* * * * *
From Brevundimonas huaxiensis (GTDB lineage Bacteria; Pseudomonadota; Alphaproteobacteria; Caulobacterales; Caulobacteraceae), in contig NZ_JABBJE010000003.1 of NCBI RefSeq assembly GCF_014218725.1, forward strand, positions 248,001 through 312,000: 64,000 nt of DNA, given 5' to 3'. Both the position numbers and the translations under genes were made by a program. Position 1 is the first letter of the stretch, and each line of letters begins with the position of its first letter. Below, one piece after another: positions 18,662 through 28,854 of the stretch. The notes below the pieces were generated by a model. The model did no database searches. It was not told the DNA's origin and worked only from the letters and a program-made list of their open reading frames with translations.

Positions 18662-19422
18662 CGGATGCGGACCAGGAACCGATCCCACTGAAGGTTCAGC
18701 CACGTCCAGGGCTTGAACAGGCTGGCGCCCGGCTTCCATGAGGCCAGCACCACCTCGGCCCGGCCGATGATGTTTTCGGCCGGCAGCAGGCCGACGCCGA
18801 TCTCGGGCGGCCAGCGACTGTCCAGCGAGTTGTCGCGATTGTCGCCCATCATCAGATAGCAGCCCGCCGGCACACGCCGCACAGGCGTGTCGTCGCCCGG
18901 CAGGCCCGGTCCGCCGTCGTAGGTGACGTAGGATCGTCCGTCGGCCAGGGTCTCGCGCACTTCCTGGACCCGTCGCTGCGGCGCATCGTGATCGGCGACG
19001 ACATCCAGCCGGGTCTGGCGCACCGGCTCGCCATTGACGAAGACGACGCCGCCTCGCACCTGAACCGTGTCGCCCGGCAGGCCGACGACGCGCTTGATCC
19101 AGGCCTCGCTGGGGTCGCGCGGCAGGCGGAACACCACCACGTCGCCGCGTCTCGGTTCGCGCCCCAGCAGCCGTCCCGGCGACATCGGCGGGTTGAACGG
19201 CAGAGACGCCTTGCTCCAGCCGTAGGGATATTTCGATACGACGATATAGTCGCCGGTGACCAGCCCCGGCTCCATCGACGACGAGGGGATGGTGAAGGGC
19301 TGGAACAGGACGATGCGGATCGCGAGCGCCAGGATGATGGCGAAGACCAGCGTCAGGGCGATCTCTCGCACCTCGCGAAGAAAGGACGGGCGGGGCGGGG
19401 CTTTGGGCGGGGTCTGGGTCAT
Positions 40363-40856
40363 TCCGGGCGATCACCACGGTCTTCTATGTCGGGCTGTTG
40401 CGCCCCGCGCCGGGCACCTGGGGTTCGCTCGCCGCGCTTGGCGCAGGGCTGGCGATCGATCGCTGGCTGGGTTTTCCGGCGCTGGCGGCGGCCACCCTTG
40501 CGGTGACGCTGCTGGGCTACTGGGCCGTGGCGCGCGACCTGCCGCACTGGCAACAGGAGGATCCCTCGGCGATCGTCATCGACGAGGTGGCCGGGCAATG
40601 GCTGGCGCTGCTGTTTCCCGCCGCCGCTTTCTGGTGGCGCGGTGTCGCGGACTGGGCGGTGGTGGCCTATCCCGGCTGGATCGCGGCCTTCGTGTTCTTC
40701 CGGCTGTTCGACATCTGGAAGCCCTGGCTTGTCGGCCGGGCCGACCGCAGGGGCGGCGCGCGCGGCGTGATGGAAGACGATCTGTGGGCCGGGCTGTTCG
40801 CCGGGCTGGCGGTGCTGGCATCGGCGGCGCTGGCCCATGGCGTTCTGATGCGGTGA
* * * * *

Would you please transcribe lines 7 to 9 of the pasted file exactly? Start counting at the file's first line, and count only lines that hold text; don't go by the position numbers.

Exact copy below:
19001 ACATCCAGCCGGGTCTGGCGCACCGGCTCGCCATTGACGAAGACGACGCCGCCTCGCACCTGAACCGTGTCGCCCGGCAGGCCGACGACGCGCTTGATCC
19101 AGGCCTCGCTGGGGTCGCGCGGCAGGCGGAACACCACCACGTCGCCGCGTCTCGGTTCGCGCCCCAGCAGCCGTCCCGGCGACATCGGCGGGTTGAACGG
19201 CAGAGACGCCTTGCTCCAGCCGTAGGGATATTTCGATACGACGATATAGTCGCCGGTGACCAGCCCCGGCTCCATCGACGACGAGGGGATGGTGAAGGGC